We can capture and draft a quality business requirements document with the nine requirement-gathering techniques described below. Each requirement-gathering technique has its pros and cons; therefore, we should choose the ones which are the best fit for the project and the situation.
These are the nine common methods that may be used, grouped according to their general importance during the entire project development life-cycle, although several may be applicable at any stage of the project depending on the individual project:
- One-to-one Interviews.
- Group Interviews.
- Document Analysis.
- Questionnaires and Surveys.
Initial Analysis and During Development
- Focus Groups.
- Requirements Workshops.
- User and System Observation.
- Prototyping and Wire-framing.
Most of these techniques are focused on the initial requirements analysis and as a constant feedback mechanism during the development process to ensure that the finished product is as accurate and fully functional as possible. Workshops, for example, are exceptionally informative, assessing the several pre-release candidates during the development life-cycle. Similarly, Prototyping is valuable for verifying implemented functionality during development.
From Fog to Focus
We briefly mentioned the roles of workshops and prototyping in clarifying project specifications, but they are equally important during the several stages of development. For example, think about holding workshop sessions as each project milestone is met. They are extremely useful for picking up problems in good time, reducing or eliminating potentially costly rework and delays. Let’s look at two scenarios.
The first and most obvious is when, no matter how thorough the requirements analysis was, there will sometimes be an omission sneaking through the net. It’s better to pick this up as early as possible when there may be no impact on the overall cost and delivery of the project.
I could try and illustrate this with an example, but to do so would only be able to focus on a single industry and ultimately confuse many unfamiliar readers. It’s sufficient to imagine a rarely occurring scenario that was handled manually or with a workaround in the past. The issue has been encountered so seldomly that many users were unaware of the possibility. Fortunately, the issue has finally been identified in good time to ensure it can be handled in the delivered product.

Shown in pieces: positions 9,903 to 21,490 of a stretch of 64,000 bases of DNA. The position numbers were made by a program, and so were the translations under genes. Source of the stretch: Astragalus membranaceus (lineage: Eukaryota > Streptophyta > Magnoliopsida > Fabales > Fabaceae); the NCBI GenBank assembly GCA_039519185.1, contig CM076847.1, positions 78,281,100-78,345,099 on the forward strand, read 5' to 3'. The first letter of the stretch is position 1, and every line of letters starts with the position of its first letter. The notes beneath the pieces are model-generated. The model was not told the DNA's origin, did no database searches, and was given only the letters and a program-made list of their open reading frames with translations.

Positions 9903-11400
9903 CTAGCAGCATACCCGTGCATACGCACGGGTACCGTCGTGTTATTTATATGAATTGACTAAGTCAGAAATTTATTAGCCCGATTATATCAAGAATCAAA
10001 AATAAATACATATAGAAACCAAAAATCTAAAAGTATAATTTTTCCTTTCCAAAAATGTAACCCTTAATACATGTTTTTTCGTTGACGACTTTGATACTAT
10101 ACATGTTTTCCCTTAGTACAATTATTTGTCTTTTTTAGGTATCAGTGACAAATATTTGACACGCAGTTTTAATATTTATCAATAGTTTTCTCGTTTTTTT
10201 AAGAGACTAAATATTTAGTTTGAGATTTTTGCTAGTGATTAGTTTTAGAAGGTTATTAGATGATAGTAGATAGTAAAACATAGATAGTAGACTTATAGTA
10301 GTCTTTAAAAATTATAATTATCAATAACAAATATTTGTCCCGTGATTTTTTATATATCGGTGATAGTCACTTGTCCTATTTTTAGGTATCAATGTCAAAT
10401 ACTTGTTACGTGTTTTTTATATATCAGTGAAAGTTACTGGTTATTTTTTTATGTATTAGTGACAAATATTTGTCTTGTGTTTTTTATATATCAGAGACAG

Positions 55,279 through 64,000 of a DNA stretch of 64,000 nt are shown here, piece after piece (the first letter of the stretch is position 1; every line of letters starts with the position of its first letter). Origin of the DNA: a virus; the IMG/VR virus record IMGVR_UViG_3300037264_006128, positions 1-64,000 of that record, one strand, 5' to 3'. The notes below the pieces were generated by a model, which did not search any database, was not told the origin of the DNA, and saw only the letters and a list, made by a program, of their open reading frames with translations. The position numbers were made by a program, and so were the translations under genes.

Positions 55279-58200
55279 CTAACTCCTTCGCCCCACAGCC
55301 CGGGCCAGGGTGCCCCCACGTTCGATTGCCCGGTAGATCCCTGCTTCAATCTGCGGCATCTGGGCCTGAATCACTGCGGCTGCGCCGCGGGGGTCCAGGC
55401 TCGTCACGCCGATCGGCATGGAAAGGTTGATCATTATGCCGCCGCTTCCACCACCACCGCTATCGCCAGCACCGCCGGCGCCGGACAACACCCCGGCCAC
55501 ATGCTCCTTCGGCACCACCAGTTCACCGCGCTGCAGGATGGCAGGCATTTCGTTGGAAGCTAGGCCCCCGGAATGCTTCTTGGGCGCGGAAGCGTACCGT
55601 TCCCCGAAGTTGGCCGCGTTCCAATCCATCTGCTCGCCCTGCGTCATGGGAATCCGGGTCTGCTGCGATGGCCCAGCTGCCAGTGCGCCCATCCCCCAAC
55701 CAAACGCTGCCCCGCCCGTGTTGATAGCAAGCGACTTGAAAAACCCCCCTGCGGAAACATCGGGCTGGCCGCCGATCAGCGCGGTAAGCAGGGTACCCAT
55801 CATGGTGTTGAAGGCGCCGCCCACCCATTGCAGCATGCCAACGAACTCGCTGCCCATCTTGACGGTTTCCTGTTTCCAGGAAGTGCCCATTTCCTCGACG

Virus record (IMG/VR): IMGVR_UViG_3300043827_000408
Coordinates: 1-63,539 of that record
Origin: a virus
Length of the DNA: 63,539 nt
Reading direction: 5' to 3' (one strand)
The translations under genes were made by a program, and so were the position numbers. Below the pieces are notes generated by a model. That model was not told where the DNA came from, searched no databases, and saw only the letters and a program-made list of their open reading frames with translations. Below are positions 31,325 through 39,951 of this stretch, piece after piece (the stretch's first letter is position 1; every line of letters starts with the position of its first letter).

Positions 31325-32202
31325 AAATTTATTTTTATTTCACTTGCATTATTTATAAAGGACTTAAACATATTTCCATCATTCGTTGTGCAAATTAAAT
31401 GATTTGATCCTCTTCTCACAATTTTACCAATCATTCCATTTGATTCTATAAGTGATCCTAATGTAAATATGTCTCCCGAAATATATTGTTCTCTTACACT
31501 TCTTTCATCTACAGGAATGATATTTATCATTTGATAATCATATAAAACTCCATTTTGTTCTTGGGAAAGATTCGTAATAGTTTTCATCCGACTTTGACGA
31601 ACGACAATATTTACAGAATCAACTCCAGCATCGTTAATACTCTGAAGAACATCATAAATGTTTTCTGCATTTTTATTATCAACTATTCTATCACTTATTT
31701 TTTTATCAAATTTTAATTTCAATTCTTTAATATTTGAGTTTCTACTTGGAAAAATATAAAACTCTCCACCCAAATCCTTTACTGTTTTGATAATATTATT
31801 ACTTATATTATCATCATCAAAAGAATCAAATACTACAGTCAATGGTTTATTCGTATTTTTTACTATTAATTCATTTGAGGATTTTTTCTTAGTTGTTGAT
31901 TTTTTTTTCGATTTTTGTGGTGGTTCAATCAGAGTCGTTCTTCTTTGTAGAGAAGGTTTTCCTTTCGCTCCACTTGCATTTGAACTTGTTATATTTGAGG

The second and more common scenario is when a documented feature, when implemented, is seen to be inefficient or unworkable. The workshops can help refine the documented specification towards a solution that fully retains the requirement in an optimised format. The stakeholders invited to the workshops are a diverse selection of people, which then dramatically improves any feedback gleaned from the session. The different points of view and user requirements are the most critical resource for any project.
Perhaps not the most riveting subject in the world, but one that continues to fascinate. It seems that some organisations never learn and are doomed to repeat the same mistakes repeatedly. It doesn’t help that people move on, leaving for a new position and taking their hard-won experience with them. “Once bitten, twice shy” is a wonderful expression but requires one to be bitten in the first place, unfortunately—deep sigh.
What is clear is that procedures and standard documentation are sadly lacking, which is a shame, as investing upfront in these can save a fortune in the medium to long term. A vital investment, you would think.
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I apologise to my readers for some of the spellings you may feel are incorrect. I was born and brought up in the United Kingdom, and this is the spelling I am comfortable with (Grammarly is happy with it anyway).